great-ly exceeds the normal reference range (62–236 pM). Moreover, when compared with the total testosterone concentration in the proband’s serum (1.1 nM), these results confirm our estimates of the distribution of testosterone in the proband’s serum: 9.2% free, 58.4% albumin-bound, and 32.4% SHBG-bound.
Production and secretion of SHBG variants encoded by the proband’s SHBG alleles. To determine whether the very low SHBG levels in serum samples from the proband are due to a defect in the production or secretion of the SHBG P156L variant and/or the carboxy-terminally truncated SHBG, we first expressed the variant alleles as cDNAs in CHO cells and performed a Western blot analysis of the resulting culture medium and transfected cell extracts. This indicated that the SHBG P156L variant is produced and secreted by CHO cells (Figure 5a, lanes 1 and 2), and that its steroid-binding characteristics are normal (Fig-ure 5b). However, the relative abundance of the two major electrophoretic isoforms associated with SHBG P156L and normal SHBG differ (Figure 5a, lane 1 vs. lane 2), with the low-mobility isoform being predomi-nant in SHBG P156L. A similar pattern is also seen when comparing the partially glycosylated monomers of SHBG P156L and SHBG in the insoluble cell extracts (Figure 5a, lane 7 vs. lane 8). By contrast, expression of a cDNA containing the single-nucleotide deletion found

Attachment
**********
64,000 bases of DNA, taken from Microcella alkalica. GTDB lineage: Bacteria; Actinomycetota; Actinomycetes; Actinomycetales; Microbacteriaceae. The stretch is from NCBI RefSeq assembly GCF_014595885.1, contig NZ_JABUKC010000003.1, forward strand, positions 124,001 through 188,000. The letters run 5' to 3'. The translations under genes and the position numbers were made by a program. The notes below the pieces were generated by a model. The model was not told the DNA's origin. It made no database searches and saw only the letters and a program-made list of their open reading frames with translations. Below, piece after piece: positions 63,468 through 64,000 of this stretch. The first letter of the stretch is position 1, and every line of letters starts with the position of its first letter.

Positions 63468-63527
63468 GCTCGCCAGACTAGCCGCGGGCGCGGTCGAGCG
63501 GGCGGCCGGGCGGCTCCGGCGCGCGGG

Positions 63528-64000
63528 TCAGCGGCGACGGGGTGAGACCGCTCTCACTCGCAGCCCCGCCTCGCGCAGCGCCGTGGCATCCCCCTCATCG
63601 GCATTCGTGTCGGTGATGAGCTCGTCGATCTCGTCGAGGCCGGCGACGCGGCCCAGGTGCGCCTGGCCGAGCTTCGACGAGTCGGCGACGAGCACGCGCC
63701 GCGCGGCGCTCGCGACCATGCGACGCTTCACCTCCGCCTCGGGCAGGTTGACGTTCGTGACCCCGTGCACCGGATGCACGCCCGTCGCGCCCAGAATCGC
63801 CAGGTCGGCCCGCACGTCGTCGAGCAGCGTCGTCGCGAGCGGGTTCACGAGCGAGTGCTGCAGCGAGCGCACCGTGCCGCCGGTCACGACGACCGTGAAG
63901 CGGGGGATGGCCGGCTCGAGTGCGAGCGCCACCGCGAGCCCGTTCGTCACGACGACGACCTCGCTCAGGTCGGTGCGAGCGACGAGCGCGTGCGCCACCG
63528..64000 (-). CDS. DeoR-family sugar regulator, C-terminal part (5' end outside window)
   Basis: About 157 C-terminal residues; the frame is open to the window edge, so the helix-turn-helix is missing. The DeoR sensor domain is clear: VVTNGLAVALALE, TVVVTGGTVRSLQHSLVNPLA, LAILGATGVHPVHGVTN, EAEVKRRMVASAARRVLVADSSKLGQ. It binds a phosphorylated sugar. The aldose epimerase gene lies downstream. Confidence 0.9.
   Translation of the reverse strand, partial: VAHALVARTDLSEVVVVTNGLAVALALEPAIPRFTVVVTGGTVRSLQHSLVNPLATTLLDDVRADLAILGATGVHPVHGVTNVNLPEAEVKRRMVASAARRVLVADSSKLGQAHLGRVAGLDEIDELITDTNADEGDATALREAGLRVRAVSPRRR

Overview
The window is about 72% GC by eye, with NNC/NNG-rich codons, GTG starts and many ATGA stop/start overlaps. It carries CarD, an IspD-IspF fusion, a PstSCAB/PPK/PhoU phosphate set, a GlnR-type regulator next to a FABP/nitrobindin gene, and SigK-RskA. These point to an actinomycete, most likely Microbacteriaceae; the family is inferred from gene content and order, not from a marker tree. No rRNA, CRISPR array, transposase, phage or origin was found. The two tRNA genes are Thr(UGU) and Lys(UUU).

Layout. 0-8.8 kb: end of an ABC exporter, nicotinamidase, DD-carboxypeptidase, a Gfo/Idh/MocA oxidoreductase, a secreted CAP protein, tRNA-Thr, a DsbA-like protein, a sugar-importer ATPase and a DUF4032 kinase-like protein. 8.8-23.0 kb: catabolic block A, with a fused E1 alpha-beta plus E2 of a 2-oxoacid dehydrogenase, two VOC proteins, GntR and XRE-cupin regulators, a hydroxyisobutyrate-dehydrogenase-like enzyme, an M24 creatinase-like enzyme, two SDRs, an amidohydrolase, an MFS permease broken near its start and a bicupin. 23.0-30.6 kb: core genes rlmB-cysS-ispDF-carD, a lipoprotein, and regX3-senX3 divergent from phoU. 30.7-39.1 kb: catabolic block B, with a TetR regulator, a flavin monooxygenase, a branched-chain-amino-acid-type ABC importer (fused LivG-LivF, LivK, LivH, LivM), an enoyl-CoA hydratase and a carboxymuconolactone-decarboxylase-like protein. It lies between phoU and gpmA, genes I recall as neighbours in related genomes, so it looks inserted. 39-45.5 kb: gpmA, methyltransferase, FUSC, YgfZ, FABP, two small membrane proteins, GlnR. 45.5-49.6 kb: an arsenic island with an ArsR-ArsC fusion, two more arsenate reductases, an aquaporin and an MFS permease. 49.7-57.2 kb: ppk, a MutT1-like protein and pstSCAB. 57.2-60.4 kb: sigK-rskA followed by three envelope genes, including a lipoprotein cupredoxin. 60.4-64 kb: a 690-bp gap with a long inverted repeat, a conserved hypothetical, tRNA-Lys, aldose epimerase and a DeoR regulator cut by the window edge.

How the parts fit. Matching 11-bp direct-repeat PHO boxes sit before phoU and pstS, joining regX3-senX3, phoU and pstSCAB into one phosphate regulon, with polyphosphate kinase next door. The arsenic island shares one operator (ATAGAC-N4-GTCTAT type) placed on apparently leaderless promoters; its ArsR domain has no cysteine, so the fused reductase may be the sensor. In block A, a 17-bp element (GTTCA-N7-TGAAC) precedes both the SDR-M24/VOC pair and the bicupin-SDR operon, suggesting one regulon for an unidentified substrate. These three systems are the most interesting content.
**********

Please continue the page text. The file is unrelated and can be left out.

Identification of a single-nucleotide deletion (P2) in exon 8 of the human
SHBGin DNA samples from the proband and her family members. (a) P2disrupts a BbsI site in the consensus SHBGsequence and causes a frameshift in codon E326 that introduces a novel sequence followed by a stop codon. A common SNP (P3) also disrupts this BbsI site, as well as a HinfI site that is preserved in P2. The solid oval indicates the posi-tion of an addiposi-tional N-glycosylaposi-tion site introduced by the D327N sub-stitution caused by P3. (b) Ethidium bromide–stained polyacrylamide electrophoresis gel of PCR-amplified exon 8 sequences digested with either BbsI or HinfI. Approximately half of the PCR products from the proband and from her father and sister are resistant to BbsI digestion but are completely digested with HinfI. By contrast, patients who are homozygous (patients TD and BE) or heterozygous (patient CV) for P3 show either complete or partial resistance to BbsI and HinfI digestion, respectively. The PCR products (sizes, in bp, shown on the left) from patients in which the consensus exon 8 sequence is present (patients DC, CS, and GS) are digested completely by BbsI and HinfI. Genotypes are: homozygous consensus sequence (+/+), heterozygous carriers of the single-nucleotide deletion (P2) in exon 8 (+/P2), homozygous carri-ers of P3(P3/P3), and heterozygous carriers of P3(+/P3).